Although both mobile operators and the Wi-Fi industry declared victories following the World Radiocommunication Conference (WRC-23) in Dubai last December, the agreement allows for both licensed and unlicensed operations in the 6GHz band. This differs from the two most prominent schools of spectrum, American and Chinese, where the 6GHz spectrum is predominantly allocated to Wi-Fi services or 5G. However, it aligns with the European strategy of facilitating coexistence between International Mobile Telecommunications (IMT) and Wi-Fi technologies.
Among the countries that have delicensed both the upper and lower 6GHz bands are the United States, Canada, Brazil, Saudi Arabia, and South Korea. The other group, which includes the European Union, the United Kingdom, and many others has delicenced only the lower 6GHz band. Conversely, China allocated a significant portion of its 6GHz spectrum to 5G in 2023, positioning itself at the forefront of enabling 5G (and, eventually, 6G) technology.
The EU considers the allocation of the 6GHz band crucial for boosting 5G deployment and aims for a hybrid solution where Wi-Fi and International Mobile Telecommunications (IMT) can coexist. Final decisions are expected by 2026, with Europe likely providing early insights into the technical feasibility of this coexistence.
Proponents of delicensing the 6GHz band argue that it enables the use of spectrum bands more flexibly, without the constraints of specific services. They emphasize the preference for Wi-Fi over 5G in home internet settings and suggest that delicensing Wi-Fi could lower internet costs in remote areas, as Wi-Fi 6 and Wi-Fi 6E use existing, therefore less expensive technology. Additionally, they point to Wi-Fi 6E’s capacity for speeds up to 9.6 Gbps, three times faster than current standards, and its superior performance in crowded settings. Moreover, Wi-Fi 6E is noted for its energy efficiency (attributed to built-in power-saving features) and adaptability to challenging geographical landscapes.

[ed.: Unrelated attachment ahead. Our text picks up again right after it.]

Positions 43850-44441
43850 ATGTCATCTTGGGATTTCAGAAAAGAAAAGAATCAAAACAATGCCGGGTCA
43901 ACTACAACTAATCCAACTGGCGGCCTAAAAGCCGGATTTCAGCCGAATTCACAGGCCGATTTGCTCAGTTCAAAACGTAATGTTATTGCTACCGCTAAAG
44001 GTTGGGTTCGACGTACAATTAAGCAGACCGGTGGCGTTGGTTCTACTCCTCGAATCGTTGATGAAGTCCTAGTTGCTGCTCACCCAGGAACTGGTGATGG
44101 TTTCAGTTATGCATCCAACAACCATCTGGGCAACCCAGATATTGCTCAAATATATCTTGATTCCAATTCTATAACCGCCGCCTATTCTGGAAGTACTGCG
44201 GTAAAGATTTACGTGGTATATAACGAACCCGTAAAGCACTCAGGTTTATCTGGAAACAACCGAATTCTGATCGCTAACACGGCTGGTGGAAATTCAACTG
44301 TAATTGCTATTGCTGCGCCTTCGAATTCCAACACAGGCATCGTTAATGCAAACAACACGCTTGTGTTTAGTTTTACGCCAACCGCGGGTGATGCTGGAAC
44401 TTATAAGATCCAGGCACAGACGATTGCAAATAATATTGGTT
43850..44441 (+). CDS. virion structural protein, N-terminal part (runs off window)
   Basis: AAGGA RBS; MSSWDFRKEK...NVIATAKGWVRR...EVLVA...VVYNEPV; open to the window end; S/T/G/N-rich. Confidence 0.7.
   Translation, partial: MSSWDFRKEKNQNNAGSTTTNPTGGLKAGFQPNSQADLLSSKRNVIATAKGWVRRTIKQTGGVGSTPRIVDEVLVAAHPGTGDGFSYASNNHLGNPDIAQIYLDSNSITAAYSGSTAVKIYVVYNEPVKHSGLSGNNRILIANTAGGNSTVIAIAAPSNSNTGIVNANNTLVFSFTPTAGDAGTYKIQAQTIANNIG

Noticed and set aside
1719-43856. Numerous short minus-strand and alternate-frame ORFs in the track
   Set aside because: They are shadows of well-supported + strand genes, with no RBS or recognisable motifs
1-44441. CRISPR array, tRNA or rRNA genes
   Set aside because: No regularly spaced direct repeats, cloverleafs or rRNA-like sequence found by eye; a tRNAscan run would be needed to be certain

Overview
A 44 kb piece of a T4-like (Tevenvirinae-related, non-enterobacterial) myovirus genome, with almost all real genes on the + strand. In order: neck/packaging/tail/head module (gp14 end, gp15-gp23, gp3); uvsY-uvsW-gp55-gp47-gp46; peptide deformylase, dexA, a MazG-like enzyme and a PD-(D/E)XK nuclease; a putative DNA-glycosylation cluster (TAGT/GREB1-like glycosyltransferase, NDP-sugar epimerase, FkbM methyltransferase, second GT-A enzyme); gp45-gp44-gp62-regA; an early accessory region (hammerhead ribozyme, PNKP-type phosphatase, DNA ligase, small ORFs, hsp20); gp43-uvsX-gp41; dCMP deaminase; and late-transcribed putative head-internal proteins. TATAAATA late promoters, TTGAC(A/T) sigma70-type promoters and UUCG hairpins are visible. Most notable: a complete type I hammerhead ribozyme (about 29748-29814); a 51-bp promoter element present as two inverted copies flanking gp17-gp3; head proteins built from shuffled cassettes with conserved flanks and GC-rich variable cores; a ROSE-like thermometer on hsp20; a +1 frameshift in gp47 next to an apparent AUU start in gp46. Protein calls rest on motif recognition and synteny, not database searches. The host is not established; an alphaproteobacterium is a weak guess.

Proponents of allocating the 6GHz spectrum to International Mobile Telecommunications (IMT) and specifically to 5G highlight different benefits. They stress that such an allocation would significantly increase bandwidth and capacity, leading to improved quality of service. 5G, designed to deliver speeds up to 10 Gbps, would benefit from the 6GHz with reduced latency, which is crucial for applications that require real-time responsiveness, such as autonomous driving and telemedicine. Additionally, 5G supports up to a million connected devices per square kilometer, an essential feature for the Internet of Things (IoT) ecosystem.
Both technologies have specific uses: Wi-Fi 6 E is ideal for smart homes, virtual reality, and large-scale events, while 5G excels in autonomous vehicles, telemedicine, and industrial Internet of Things applications. Each has its competitive advantages. 5G typically covers a more comprehensive geographical range than Wi-Fi 6E and can be used both indoors and outdoors. 5G offers slightly faster speeds, whereas Wi-Fi 6E requires less investment in infrastructure.
As governments worldwide ponder the future of the 6GHz spectrum and experts question the benefits versus the costs, many political questions need to be addressed.
Providing affordable connectivity in remote areas is a complex challenge, and there are no clear answers to the best solution. In the past, smaller and geographically flatter countries have found straightforward solutions for mobile connectivity, such as state investment in backbone infrastructure and facilitating last-mile access for commercial use. Larger countries with complex topography face challenges on an entirely different scale, especially in developing markets.
Originally published here